I am back to deal with another “juicy” post on Eternal Security. Before you ask me, yes, I know that this is part eleven of the series. It seems like it really hasn’t been all that long since I started the series...but I guess the work speaks for itself.
I’ve covered much in this series. For one, I’ve covered the idea of eternal security as a philosophical concept---that is, if a person is eternally secure, there is no “temporal” start to salvation (the person did not “get saved,” but has been saved eternally). As a result, the sins of elect individuals have been forgiven, and that person had no sin to repent for in time. What then, is the meaning of the biblical concept of “repentance” for sins and “repentance” at conversion? Not a lot. If acts such as repentance really matter, then time must be more than just some unit of passage that distinguishes one moment from another. If one holds to a proper theology of history, as I’ve stated over and over again (using John Piper’s quote), then history is how God chose to reveal Himself. If God were concerned only with “eternal security” and all things eternal, then there is no need for time (since time is the antithesis of eternity).
In this post, I’ve chosen to evaluate Molinism in regards to my discussion of time and eternity. The reason I’ve chosen Molinism is because, in regards to all the other systems present in the theological world, Molinism is the system that seems to many to be the most viable in terms of its philosophical appeal. Of course, Molinism is more than just a philosophical system (Molinists often tell me to emphasize that!), but the philosophical appeal often wins many to this system, many who would otherwise be Calvinist (and some Arminians).
Before I get into the goal of this post, I just wanna make something clear in case I haven’t: God’s decrees are made in eternity, prior to the creation of time and space. As Arminius writes,
“The world was neither created from all eternity, nor could it be so created;---though God was from all eternity furnished with that [potentia] capability by which He could create the world, and afterwards did create it;---and though no moment of time can be conceived by us, in which the world could not have been created” (James Arminius, “Works” II:357-58).
If God existed in eternity, and time appeared when God created the heavens and earth (the world), then God must have made the decrees in eternity regarding what would take place in time.
However, the question then becomes, “Did God predetermine what He wanted to happen, or did He predetermine on the basis of what He knew in Himself would happen, events caused by creatures outside of Himself?” If God determined what He wanted to happen, then God is responsible for everything (sin, sickness, and evil) that has ever gone wrong. And here is where a proper theology of history comes in: if God decides to actualize the world in history (as John Piper states---see his quote in earlier parts of the series), then God desires that genuine choices be actualized in time...and the decrees for those choices are conditional decrees (that is, conditioned upon the person(s) who will make those choices). While the decrees are “unconditional” in that God chooses to make them, they are “conditional” in that they are made because such individuals will commit those actions, not that God determines every choice that is made.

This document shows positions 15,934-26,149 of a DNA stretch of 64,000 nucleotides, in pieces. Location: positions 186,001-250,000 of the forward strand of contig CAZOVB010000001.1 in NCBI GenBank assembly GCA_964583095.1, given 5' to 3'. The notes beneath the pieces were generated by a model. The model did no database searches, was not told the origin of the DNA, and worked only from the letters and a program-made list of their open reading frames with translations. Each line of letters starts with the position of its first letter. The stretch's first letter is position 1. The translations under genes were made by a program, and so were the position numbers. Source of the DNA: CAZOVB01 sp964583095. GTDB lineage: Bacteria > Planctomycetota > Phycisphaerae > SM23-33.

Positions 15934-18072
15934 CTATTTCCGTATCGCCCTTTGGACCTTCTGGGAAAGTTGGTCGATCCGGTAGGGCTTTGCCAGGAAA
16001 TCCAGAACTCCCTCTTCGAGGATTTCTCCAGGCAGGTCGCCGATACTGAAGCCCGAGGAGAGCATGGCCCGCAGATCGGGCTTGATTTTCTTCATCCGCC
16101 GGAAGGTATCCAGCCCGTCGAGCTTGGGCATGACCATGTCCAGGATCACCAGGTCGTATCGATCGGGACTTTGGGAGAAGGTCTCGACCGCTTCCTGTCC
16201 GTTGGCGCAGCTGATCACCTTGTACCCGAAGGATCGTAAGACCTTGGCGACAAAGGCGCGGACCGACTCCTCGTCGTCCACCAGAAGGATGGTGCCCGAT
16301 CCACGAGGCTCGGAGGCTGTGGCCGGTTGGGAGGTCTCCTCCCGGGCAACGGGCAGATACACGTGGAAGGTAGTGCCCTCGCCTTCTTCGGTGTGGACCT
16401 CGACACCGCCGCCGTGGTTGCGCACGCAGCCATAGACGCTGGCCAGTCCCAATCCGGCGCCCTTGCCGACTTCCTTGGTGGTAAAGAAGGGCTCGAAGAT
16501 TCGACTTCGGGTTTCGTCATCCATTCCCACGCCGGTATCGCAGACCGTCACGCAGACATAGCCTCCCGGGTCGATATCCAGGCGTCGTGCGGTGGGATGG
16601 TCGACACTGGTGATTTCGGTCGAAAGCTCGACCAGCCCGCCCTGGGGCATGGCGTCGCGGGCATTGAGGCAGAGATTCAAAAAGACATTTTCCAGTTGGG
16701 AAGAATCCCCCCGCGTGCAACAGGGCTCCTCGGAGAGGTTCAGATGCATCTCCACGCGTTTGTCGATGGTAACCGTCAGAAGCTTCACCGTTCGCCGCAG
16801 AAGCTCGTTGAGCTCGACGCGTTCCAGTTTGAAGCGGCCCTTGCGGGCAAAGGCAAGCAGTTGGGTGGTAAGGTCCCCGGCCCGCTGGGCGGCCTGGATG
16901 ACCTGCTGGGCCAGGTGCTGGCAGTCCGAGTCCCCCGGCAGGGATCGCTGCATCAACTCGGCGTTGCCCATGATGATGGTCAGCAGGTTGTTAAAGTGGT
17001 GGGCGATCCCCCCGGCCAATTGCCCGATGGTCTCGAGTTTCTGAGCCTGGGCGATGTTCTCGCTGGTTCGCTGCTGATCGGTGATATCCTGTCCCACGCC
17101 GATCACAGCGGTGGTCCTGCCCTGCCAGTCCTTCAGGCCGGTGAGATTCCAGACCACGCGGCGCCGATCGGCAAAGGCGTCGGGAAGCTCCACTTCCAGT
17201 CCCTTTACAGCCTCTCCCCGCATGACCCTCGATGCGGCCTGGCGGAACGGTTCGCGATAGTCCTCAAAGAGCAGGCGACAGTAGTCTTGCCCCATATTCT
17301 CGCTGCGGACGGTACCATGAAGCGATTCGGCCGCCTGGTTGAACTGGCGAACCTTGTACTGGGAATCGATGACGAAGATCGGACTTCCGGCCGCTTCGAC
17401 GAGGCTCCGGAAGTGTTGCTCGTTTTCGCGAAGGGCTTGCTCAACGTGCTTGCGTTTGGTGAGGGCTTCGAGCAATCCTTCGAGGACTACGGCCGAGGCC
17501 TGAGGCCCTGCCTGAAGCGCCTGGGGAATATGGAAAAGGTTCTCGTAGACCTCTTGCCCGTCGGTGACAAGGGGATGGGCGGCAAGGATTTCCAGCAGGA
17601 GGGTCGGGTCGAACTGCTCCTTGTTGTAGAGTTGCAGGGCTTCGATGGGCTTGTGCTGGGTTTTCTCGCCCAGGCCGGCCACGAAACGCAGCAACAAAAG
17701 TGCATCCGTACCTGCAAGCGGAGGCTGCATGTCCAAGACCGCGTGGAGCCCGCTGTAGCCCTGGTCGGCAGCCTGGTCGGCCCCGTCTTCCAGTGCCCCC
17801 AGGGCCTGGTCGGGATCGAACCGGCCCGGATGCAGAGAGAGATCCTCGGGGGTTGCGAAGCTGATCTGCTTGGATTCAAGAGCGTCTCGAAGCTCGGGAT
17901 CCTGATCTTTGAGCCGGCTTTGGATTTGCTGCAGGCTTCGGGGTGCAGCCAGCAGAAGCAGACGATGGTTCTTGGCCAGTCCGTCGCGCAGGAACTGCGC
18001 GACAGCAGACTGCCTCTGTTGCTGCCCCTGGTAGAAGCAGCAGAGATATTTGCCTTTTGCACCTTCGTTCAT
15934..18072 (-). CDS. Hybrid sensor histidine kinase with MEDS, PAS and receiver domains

I wanted to let it be known that Classical Arminians do not deny the eternality of God’s decrees; rather, what we do deny is that those decrees made in eternity are simply what God has decided all individuals will do. That is, we don’t believe God predetermined that David would kill Uriah and commit adultery with Bathsheba. We believe that such an action was decreed in eternity, “conditioned” upon the fact that David actually would do it. In other words, nothing happens because God foreknows it...rather, God foreknows something because it is going to happen. God’s foreknowledge is not causal or determinative in what happens in time. While God does make decrees in time that He Himself determines of His own free will, there are those that He determines will occur because of the will of His human creation. In the words of Arminius,
“God wills some things per se, or per accidens. Of themselves, he wills those things which are simply and relatively good: Thus he wills salvation to that man who is obedient. ACCIDENTALLY, THOSE THINGS WHICH IN SOME RESPECT ARE EVIL, but have a good joined with them, which God wills more than the respective good things that are opposed to those evil: Thus He wills the evils of punishment; because He chooses that the order of justice be preserved in punishment, rather than that a sinning creature should escape punishment, though this impunity might be for the good of the creature” (James Arminius, “Works” II: 346).
Here, God wills what He calls “evils of punishment” because of the evil actions of His human creation (“rather than that a sinning creature should escape punishment”). If God were to will evils of punishment because of mere whim, then God would be the author of sin and evil, which would contradict James 1’s affirmation that God is innocent of sin and evil (see James 1:13).
I will dive into Molinist philosophy in my next post.